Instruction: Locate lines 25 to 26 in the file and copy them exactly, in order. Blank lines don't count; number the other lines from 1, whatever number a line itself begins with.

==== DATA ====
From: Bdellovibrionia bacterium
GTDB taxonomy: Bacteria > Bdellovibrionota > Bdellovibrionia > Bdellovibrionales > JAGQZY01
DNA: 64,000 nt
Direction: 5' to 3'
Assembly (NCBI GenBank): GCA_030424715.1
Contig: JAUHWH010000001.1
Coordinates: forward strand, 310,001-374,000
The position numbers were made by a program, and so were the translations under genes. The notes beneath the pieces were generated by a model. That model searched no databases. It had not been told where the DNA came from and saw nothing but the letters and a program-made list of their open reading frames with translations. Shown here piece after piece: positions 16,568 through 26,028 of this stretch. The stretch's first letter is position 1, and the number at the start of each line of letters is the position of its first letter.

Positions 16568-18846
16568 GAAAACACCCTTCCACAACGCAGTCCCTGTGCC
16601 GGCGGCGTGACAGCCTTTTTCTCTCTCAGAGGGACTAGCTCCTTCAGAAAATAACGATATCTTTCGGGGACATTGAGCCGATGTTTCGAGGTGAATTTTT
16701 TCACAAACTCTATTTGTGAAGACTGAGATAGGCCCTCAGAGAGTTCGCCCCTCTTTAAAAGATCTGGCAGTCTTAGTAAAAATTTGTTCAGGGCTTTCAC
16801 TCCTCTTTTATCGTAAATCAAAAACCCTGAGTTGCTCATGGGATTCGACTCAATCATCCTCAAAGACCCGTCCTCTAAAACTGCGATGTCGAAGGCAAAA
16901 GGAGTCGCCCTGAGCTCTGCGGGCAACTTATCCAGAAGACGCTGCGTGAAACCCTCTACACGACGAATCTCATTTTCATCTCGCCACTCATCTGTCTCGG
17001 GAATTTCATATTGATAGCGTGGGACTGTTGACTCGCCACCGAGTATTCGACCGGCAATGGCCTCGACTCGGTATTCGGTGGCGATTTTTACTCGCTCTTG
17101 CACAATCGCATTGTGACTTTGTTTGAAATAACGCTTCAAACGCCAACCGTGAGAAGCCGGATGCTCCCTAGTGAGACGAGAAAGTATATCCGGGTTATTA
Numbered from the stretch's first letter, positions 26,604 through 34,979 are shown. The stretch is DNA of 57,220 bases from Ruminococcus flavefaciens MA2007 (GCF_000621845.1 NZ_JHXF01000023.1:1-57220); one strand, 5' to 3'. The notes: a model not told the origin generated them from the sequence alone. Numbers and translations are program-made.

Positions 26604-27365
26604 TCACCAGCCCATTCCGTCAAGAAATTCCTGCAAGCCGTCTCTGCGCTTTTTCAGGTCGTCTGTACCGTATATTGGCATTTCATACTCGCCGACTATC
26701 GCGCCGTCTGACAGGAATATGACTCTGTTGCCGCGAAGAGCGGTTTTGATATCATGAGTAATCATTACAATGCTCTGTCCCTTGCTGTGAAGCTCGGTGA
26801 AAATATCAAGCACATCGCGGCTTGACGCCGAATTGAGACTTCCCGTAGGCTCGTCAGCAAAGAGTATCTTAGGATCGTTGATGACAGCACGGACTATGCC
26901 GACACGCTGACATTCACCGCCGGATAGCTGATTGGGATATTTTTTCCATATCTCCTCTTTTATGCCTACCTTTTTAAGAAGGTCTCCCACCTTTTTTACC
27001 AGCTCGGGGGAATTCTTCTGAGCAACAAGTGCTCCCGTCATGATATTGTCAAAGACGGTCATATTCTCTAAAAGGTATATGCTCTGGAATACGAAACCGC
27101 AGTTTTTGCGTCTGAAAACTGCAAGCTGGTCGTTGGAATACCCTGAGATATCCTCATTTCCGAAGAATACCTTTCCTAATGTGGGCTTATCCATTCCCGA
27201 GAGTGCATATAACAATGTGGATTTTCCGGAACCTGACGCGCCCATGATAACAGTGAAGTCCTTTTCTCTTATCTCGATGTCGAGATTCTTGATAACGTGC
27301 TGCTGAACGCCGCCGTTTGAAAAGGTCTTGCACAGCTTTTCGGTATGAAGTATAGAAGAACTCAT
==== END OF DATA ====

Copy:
27201 GAGTGCATATAACAATGTGGATTTTCCGGAACCTGACGCGCCCATGATAACAGTGAAGTCCTTTTCTCTTATCTCGATGTCGAGATTCTTGATAACGTGC
27301 TGCTGAACGCCGCCGTTTGAAAAGGTCTTGCACAGCTTTTCGGTATGAAGTATAGAAGAACTCAT